There are other sound isolation measurement protocols. Most are listed by ASTM International– the American Society for Testing and Materials, which develops voluntary consensus standards for sound measurement, among other things. Its ASTM E413 – 10 Classification for Rating Sound Insulation category lists test methods including STC, NIC, and a single-number rating for ceiling attenuation class (CAC). Another ASTM scale (ASTM E-1332) is the Outdoor-Indoor Transmission Class (OITC), a standard used for indicating the rate of sound transmission between outdoor and indoor spaces in a structure. It is based on the ASTM E-1332 Standard Classification for the Determination of Outdoor-Indoor Transmission Class. OITC utilizes a source-noise spectrum that considers frequencies down to 80 Hz and is weighted more to lower frequencies. The Impact Insulation Class (IIC) rates how well a building floor attenuates impact or transient sounds, such as footsteps. The IIC number is derived from sound attenuation values tested at sixteen standard frequencies from 100 to 3,150 Hz. These types of noise, however, are also generated at frequencies below 100 Hz, so the IIC value has limitations similar to those of STC.
Noise criteria (NC) measures noise, per se, rather than quantifying its transfer, but it’s also a useful value. Like STC, it measures sound along a set of criteria curves, though these are more comprehensive than STC’s, extending from 63 to 8 kHz. The NC rating is determined by plotting the third-octave band levels for a given noise spectrum, aka the NC curves. The noise spectrum is specified as having a NC rating that is the same as the lowest NC curve that is not exceeded by the spectrum.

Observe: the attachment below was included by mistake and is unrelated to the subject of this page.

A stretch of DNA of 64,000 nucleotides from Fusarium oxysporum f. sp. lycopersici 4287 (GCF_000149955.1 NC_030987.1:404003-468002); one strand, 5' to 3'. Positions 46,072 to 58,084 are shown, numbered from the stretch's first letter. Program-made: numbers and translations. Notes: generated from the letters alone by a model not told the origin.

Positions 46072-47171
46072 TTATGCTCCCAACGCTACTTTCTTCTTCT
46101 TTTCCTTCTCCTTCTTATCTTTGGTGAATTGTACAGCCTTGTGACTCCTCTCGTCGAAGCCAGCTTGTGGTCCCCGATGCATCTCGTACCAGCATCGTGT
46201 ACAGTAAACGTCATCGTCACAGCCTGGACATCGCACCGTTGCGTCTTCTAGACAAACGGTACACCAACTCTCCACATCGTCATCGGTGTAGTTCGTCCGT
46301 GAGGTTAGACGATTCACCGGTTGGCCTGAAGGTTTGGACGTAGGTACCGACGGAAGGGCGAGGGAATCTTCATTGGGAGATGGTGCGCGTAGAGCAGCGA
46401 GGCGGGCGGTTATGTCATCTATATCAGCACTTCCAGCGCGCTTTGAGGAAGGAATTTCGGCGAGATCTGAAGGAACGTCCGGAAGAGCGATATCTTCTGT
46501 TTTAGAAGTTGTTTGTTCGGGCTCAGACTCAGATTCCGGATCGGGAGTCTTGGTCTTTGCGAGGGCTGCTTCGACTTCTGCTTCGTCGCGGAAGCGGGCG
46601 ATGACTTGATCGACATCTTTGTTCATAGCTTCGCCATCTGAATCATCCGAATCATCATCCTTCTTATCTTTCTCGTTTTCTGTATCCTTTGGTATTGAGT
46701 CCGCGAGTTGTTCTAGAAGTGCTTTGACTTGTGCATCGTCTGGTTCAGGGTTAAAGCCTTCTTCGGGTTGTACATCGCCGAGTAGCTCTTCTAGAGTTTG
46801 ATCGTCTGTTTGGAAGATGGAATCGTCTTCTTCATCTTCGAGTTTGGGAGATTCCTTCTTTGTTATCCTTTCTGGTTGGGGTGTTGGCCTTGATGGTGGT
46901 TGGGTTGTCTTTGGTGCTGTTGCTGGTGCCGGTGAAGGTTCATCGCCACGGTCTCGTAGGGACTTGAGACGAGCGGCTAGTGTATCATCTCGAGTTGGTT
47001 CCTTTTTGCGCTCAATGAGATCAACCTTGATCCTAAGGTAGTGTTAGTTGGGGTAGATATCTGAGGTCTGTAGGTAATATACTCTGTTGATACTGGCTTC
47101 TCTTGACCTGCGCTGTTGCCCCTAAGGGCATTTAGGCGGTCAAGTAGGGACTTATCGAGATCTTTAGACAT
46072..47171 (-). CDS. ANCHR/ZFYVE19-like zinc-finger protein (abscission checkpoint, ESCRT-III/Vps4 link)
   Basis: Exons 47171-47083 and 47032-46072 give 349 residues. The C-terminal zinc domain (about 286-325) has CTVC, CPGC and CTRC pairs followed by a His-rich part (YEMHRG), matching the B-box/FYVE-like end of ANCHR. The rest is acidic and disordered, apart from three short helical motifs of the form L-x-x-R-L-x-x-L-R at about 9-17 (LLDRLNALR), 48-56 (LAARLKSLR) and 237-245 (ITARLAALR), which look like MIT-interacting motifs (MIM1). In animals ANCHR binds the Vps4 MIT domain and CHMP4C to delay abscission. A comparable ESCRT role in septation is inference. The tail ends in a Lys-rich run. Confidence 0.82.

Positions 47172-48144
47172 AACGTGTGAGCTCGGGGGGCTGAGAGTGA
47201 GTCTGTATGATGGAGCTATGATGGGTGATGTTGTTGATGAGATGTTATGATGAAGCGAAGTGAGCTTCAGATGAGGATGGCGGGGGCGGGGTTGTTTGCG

STC: The Good, The Bad
STC results can be misleading. For instance, in the case of two similar partitions, if one allows more frequencies below 125 Hz to pass than the other, it can end up with a substantially higher STC rating, simply because what it does allow to transfer is outside the scope of the STC’s standard measurement range. Even a very slight shift down in frequency can yield a significant gain in STC points. Over the decades, more than one manufacturer has leveraged this discrepancy to their advantage.
And who can blame them? As flawed as it may be, STC remains pretty much the de facto industry standard. “It’s the only number that everyone recognizes,” said Jeremy Stinson, president of Architectural Traditions, the regional distributor for German Unilux, whose glass windows and doors are widely used in recording studios and home theaters. “It’s the only way to compare apples to apples. It’s at least a gauge of at least one aspect of a window’s performance characteristics,” along with other measures, such as heat loss and solar values.
Pollard said flatly that it’s simply easier for companies marketing commercial products to achieve a significant increase in STC values than it is to attain a similarly large increase when measuring across the full frequency range. He does believe that custom integrators have become more aware of the need to take transmission loss into account for their audio systems designs, and that they’re reasonably aware of STC’s limitations. But he also said that misunderstandings about the nature of STC persist, such as the fact that the ratings are not cumulative when various materials are combined.
“You might have mass-loaded vinyl with an STC rating of 26 and a wall that’s rated for 35 but they do not equal a total of STC 61,” he explained. “Together they might average out closer to an STC 43 or 44.”
John Storyk, a principal at Walters-Storyk Design Group, who is noted for his work with recording studios but often works on high-end home theaters and other monitoring environments, said that, for him, STC is at best one reference datum among many, and not even a particularly good one. However, he pointed out, in the process of measuring for sound transmission, manufacturers of products like doors and windows do collect data that includes low-frequency performance information. It’s just that they don’t include that in the STC evaluation because nothing below 125 Hz is part of that protocol.
“That information is there, and it should be available if you ask for it,” Storyk said. “We tend to avoid products from manufacturers that won’t provide us with that information.”
STC is a mixed blessing. One the one hand, at least everyone is measuring according to a clearly delineated standard within a fixed frequency range; on the other hand, though, there is potentially wide variation in measurement environments and STC’s inherent low-frequency exclusions. As Pollard sums it up, “It’s not great, but it’s the best we have.”
Dan Daley is a freelance writer based in Nashville, TN.